How a revamped pass rush punished the Saints before and after the snap - Jonas Shaffer
Dalton was a worthy test case for Ravens coordinator Mike Macdonald. Over Dalton’s first five starts for New Orleans, he’d been pressured on just 24.3% of his drop-backs, according to Pro Football Focus, one of the NFL’s lowest rates in that span. (Tampa Bay Buccaneers quarterback Tom Brady was pressured the least, at 19.4%.) Dalton was sacked just four times over those five games, with opponents converting pressures into sacks 9.8% of the time.
On Monday, the Ravens turned up the heat without ever needing to go nuclear. They pressured Dalton on 15 of his 34 drop-backs (44.1%, seventh-highest rate in Week 9) and converted 26.7% of their pressures into sacks, the week’s eighth-best rate.
Even more impressive for the Ravens: They rarely had to blitz Dalton to bother him. Macdonald sent five or more pass rushers after Dalton just seven times Monday, posting two sacks and registering four pressures.
“That’s what we’ve been trying to do this whole year, man,” Oweh said after the Ravens sacked Dalton four times in a 27-13 win. “Just try to get the four-man rush going. Today, it looked really, really good.”
2022 NFL season’s top 10 most explosive rushers: Bears QB Justin Fields leads group
EXPLOSIVE SCORE: 86
Jackson is well on his way to his third season with 1,000-plus rush yards — something that all other QBs in NFL history have combined to do once (Michael Vick, 2006) — and the advanced metrics back up Jackson’s historic rushing prowess. Jackson comfortably leads the NFL in both volume (+337) and efficiency (+4.7 per carry) when it comes to gaining more rushing yards than expected this season. He has gained at least 10 yards on a remarkable 30.2 percent of his carries, a full six percentage points higher than the next-closest player with at least 50 carries (Justin Fields, 24.2). This dominance on the ground is nothing new for Jackson, who has gained a league-high +1,917 rushing yards over expected since being drafted in 2018 (more than 500 yards ahead of second-place Nick Chubb’s +1,379). Jackson has continued to defy all previously conceived notions of what a quarterback can do on the ground, and his awe-inspiring play shows no signs of slowing down.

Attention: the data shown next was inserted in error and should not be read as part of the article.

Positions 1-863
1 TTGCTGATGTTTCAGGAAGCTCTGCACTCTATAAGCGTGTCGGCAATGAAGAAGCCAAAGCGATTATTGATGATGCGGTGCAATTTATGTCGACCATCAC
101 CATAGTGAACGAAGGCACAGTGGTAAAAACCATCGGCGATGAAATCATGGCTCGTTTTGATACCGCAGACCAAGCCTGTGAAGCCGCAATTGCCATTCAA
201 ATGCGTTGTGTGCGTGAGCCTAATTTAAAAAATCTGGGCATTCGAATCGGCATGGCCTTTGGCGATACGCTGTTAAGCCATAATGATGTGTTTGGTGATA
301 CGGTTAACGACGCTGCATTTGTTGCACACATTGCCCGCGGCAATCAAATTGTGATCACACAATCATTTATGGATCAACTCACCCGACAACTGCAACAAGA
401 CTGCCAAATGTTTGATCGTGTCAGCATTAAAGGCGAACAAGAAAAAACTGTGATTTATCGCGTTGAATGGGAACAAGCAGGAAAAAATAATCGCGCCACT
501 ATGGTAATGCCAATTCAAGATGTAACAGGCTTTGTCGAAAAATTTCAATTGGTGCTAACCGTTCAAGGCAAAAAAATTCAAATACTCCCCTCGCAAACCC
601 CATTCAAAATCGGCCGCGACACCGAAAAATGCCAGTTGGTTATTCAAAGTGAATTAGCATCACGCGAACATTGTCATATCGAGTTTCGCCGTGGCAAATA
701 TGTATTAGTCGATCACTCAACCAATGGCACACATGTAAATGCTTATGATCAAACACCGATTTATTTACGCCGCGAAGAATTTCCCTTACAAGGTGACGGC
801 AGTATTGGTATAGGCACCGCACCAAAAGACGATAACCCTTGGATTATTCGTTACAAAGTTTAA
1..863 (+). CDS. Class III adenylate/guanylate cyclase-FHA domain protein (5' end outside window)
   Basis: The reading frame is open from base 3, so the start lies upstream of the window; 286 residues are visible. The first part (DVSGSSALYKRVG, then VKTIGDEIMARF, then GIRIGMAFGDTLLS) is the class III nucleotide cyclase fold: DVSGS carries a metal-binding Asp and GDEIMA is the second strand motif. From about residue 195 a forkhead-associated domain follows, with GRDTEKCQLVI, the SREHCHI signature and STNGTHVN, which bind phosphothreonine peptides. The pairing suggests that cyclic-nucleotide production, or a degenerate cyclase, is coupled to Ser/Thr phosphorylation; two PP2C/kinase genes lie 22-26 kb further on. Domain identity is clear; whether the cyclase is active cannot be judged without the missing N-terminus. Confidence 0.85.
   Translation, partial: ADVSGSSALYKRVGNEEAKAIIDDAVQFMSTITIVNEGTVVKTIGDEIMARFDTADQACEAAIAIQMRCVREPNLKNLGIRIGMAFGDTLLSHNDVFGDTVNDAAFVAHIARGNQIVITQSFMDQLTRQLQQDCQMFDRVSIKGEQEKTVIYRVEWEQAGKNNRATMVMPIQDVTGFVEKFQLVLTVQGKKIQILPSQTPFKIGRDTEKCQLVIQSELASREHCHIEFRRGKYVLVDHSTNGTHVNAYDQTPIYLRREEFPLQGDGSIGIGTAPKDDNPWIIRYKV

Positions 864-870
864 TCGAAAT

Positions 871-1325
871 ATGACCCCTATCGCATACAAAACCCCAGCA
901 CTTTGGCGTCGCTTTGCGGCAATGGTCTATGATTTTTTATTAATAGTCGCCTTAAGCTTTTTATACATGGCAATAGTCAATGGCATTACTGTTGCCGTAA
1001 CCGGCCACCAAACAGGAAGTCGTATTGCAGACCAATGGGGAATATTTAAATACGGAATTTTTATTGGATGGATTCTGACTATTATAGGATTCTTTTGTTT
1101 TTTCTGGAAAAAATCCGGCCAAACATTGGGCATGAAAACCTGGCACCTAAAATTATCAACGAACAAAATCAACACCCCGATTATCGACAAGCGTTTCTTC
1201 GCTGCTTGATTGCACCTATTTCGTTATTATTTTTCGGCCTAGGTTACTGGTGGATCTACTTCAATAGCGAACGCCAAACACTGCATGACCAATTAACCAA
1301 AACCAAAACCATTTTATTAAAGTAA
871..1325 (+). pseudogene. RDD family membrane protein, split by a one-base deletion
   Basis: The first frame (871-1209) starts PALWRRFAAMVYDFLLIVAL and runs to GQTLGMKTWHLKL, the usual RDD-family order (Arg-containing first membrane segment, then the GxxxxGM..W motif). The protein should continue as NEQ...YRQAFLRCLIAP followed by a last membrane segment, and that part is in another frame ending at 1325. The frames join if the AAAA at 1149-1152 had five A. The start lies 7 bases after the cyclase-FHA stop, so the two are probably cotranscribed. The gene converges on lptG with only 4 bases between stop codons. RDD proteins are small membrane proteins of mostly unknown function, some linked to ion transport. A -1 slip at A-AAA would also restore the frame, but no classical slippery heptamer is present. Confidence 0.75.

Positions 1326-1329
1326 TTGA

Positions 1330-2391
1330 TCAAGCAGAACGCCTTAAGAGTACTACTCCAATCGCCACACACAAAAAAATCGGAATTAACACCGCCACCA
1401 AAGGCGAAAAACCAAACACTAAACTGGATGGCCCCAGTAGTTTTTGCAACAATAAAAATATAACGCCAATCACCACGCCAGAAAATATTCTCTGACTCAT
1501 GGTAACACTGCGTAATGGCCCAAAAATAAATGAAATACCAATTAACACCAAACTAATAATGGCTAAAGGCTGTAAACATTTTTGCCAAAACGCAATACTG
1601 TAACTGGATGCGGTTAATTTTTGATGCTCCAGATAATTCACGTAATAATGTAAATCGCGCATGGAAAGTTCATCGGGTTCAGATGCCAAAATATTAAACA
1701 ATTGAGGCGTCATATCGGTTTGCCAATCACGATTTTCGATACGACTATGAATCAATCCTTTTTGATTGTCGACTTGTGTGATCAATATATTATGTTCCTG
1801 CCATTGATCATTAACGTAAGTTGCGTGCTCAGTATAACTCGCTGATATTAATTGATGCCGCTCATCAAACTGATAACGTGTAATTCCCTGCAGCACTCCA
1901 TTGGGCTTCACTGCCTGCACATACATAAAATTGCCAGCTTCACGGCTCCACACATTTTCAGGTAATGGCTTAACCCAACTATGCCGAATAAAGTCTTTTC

PFF’s 2022 NFL Midseason All-Pro Team: Patrick Mahomes, Tyreek Hill, Quinnen Williams and more - Sam Monson
K JUSTIN TUCKER, BALTIMORE RAVENS
Second Team: Graham Gano, New York Giants
There isn’t a better kicker in the league than Justin Tucker — and arguably not a better one in the history of the game. He is in a class of one.
RS DEVIN DUVERNAY, BALTIMORE RAVENS
Second Team: Jamal Agnew, Jacksonville Jaguars
There has been one touchdown scored on a kick or punt return this season, and that belongs to Devin Duvernay. He has above-average grades and average returns as both a kick and punt returner.
Midseason Ravens Awards - Ryan Mink
CB Marlon Humphrey
Humphrey has played 372 coverage snaps this season and allowed zero touchdowns. In man-to-man coverage, he has the second-best grade in the league, according to Pro Football Focus. Humphrey’s elite 89.0 grade is second only to Jets rookie cornerback Sauce Gardner. Humphrey has the third-most tackles on the team (35), five passes defensed, two interceptions, and one sack. Justin Houston gets heavy consideration for this award, but he missed three games with a groin injury.
LT Ronnie Stanley
Stanley was patient with his return and that approach has paid off. He missed the first four games, but has played in five since, including 100% of the snaps for the first time against the Saints. Now, after nearly two years sidelined and multiple ankle surgeries, Stanley is the highest-graded offensive tackle in the league in pass blocking, per Pro Football Focus. The former All-Pro is back to playing at an elite level, and it’s made a big difference for Baltimore’s offense.
Ravens second-half predictions: Defense becomes top-5 unit, Roquan Smith gets extension - Jeff Zrebiec
The Ravens will finish with a top-five defense
That’s been the annual expectation for a franchise with a proud defensive tradition. However, only a month ago the Ravens entered a key game against the Bengals with the league’s 30th-ranked defense and 32nd-ranked pass defense. There was nowhere to go but up for first-year defensive coordinator Mike Macdonald’s group. That ascent has begun. After dominating the Saints in their most complete defensive performance of the season, the Ravens rank 19th in total defense and 18th in scoring defense. In recent weeks, they’ve gotten to the quarterback with more regularity, eliminated opposing run games and limited big plays. With trade acquisition Roquan Smith settling in, rookie second-round pass rusher David Ojabo primed to make his debut after the bye and safety Marcus Williams expected back in December, the Ravens should be only getting better. Five of the Ravens’ final nine games are against teams ranked in the bottom third of the league in total offense, so there’s no reason they shouldn’t drastically improve their defensive rankings over the final two months.